Background: The benefits of levothyroxine (L-T4) therapy in subjects with mild SH (TSH between 5 and 10 mU/l with normal FT4 values) are controversial. Current recommendations in adults suggest to start on treatment selected groups of subjects with mild SH and evidence of atherosclerotic CV disease. Data in children are lacking.
Objective and hypotheses: To investigate the effect of L-T4 treatment on CV risk factors in children with mild idiopathic SH.
Method: Thirty-nine children (19 males) aged 9.32±0.65 years with long-lasting idiopathic SH underwent waist circumference, lipid profile, homocysteine (Hcy) and asymmetric dimethylarginine (ADMA) measurements. Non-HDL-C and atherogenic index (AI) were also calculated. Waist to height ratio (WHtR) was used as indicator of visceral adiposity. Thirty-nine euthyroid children were enrolled as controls.
Results: At baseline SH subjects compared to controls showed significantly higher WHtR (0.54±0.01 vs 0.49±0.01; P=0.0072), ADMA (0.99±0.02 vs 0.90±0.02 μmol/l; P=0.002), LDL-C (92.06±3.65 vs 75.05±5.76 mg/dl; P=0.0148), non-HDL-C (106.41±4.05 vs 86.44±6.49 mg/dl; P=0.0109), AI (3.18±0.14 vs 2.75±0.12; P=0.0232) and Hcy levels (9.34±0.41 vs 7.71±0.32 μmol/l; P=0.0024) and significantly lower HDL-C concentrations (52.30±1.79 vs 61.06±2.32 mg/dl; P=0.0038). After 2-years of L-T4 therapy SH subjects had a significant reduction in WHtR (0.54±0.01 vs 0.50±0.01; P=0.0414) and ADMA concentrations (0.99±0.02 vs 0.38±0.06 μmol/l; P<0.0001). Lipid profile and Hcy levels became comparable to controls, although the changes from baseline values did not reach a statistical significance.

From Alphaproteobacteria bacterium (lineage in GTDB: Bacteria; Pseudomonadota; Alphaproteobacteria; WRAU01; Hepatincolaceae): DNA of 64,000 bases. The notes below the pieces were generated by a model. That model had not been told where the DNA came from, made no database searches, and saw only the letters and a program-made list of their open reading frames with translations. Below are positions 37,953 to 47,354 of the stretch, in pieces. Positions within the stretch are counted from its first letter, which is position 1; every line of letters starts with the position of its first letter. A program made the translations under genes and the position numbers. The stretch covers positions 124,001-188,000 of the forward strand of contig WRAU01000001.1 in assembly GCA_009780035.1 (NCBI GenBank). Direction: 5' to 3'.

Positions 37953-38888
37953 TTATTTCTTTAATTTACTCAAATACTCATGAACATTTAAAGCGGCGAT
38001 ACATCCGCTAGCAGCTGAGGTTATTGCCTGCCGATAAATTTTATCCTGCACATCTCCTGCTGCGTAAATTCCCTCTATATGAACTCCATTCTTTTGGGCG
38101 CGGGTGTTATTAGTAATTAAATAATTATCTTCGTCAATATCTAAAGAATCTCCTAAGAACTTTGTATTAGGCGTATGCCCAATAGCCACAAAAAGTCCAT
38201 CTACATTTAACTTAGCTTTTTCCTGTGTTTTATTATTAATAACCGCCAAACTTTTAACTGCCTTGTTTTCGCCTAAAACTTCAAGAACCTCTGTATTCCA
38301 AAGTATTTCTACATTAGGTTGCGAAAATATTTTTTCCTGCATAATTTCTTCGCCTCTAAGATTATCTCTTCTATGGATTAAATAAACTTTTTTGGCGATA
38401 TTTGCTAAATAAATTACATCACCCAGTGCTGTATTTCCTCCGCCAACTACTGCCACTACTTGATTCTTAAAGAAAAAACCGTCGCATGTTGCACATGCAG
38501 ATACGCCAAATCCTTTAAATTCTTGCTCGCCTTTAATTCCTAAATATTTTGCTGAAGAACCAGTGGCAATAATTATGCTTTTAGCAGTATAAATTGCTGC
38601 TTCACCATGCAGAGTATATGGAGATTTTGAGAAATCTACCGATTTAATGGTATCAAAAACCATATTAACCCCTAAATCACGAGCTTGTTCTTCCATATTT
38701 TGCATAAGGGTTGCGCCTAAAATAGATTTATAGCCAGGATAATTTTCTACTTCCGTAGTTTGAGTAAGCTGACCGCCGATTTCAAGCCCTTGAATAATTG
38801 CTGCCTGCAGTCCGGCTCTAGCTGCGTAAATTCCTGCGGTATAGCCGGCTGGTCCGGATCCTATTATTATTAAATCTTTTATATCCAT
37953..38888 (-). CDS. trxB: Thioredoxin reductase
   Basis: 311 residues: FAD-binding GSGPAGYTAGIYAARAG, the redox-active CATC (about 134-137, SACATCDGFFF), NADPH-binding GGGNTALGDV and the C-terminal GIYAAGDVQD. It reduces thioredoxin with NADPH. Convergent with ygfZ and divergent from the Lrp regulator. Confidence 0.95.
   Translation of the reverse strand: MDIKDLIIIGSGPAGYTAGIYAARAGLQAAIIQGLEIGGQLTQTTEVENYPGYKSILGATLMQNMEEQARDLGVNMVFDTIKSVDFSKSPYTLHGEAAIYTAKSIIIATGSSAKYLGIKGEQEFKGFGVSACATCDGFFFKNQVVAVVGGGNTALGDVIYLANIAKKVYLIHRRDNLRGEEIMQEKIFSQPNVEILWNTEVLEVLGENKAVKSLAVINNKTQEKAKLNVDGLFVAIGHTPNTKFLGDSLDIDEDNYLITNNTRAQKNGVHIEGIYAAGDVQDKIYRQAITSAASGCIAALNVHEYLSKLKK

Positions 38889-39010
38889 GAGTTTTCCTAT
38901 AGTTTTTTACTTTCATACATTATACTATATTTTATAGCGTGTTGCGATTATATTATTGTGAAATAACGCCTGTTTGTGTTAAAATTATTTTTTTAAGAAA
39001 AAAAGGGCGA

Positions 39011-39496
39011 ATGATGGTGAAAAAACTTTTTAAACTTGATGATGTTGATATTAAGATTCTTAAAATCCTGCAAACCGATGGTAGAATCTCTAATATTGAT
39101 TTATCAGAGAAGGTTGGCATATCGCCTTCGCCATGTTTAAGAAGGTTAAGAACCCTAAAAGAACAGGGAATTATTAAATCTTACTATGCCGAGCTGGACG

Conclusion: L-T4 treatment in children with mild idiopathic SH is associated with a trend toward improvement of the subtle metabolic abnormalities in visceral adiposity, lipid profile, Hcy and ADMA levels observed in untreated children. Our data suggest the CV risk profile should be taken into account in the decision to treat or not a child with asymptomatic mild SH.
01 Oct 2015 - 03 Oct 2015